These Florida Students Walked Out Of Class … To SUPPORT The Second Amendment

Scott Morefield | Reporter

Around 75 Florida students staged a different kind of walkout on Friday than what has been seen on the national news of late.

Sporting at least one Gadsden flag and holding signs with messages like “I support the right to bear arms” and “guns don’t kill people, people kill people,” students from Rockledge High School in Brevard County, Florida wanted to make it clear that “not all students feel” the way other students nationally do when it comes to gun control.

According to Florida Today, the event lasted around 20 minutes before students headed back to class.

Junior Anna Delaney and sophomore Chloe Deaton, sporting a T-shirt emblazoned with the words “my rights don’t end where you feelings begin,” organized the event. Both are reportedly part of the school’s Criminal Justice and Legal Studies Academy.

“We were built on certain rights and that was one of the original rights, that we should have the right to bear arms,” Deaton told the group.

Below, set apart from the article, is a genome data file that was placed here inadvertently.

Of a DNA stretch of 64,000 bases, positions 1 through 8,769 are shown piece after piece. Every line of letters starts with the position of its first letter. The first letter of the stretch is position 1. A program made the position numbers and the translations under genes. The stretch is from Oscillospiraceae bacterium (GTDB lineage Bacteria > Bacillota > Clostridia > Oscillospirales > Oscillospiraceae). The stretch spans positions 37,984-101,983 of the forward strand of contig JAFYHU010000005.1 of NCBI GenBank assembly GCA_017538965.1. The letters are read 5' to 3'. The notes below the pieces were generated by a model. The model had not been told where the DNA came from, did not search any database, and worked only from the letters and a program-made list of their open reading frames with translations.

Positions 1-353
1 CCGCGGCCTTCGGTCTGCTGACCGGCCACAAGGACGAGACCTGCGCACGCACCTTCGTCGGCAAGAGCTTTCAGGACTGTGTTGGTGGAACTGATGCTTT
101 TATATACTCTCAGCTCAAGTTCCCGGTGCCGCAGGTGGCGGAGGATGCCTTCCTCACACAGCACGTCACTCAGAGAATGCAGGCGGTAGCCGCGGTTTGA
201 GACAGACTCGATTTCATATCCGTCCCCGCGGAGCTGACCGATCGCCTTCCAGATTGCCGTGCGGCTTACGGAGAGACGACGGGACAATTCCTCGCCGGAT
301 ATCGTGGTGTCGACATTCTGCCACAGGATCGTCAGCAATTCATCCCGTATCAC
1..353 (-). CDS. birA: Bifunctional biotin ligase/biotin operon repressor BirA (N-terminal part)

When it was Delaney’s turn to speak, she quoted former President Reagan at a 1983 NRA banquet: “The Constitution does not say that government shall decree the right to keep and bear arms. The Constitution says ‘… the right of the people to keep and bear Arms, shall not be infringed.'”

“It’s all over the news right now that all students hate guns. I wanted to show that not all students feel that way,” Rockledge junior Zachary Schneider told Florida Today.

According to Florida Today, “Event organizers and participants said they were disappointed the student walkouts on March 14, marking a month since the Parkland shooting, turned political. Deaton said the original purpose of the student walkouts was to honor the victims of the shooting, but parents and social media warped the message to support gun control.”

“In the beginning, it started as a memorial to the Parkland students. And that’s how it should have stayed,” said Deaton.

Some students expressed support for arming school staff.

“If they (school staff) are capable, we should allow it. They’re just going to tell us to hide during a school shooting?” said junior John King.

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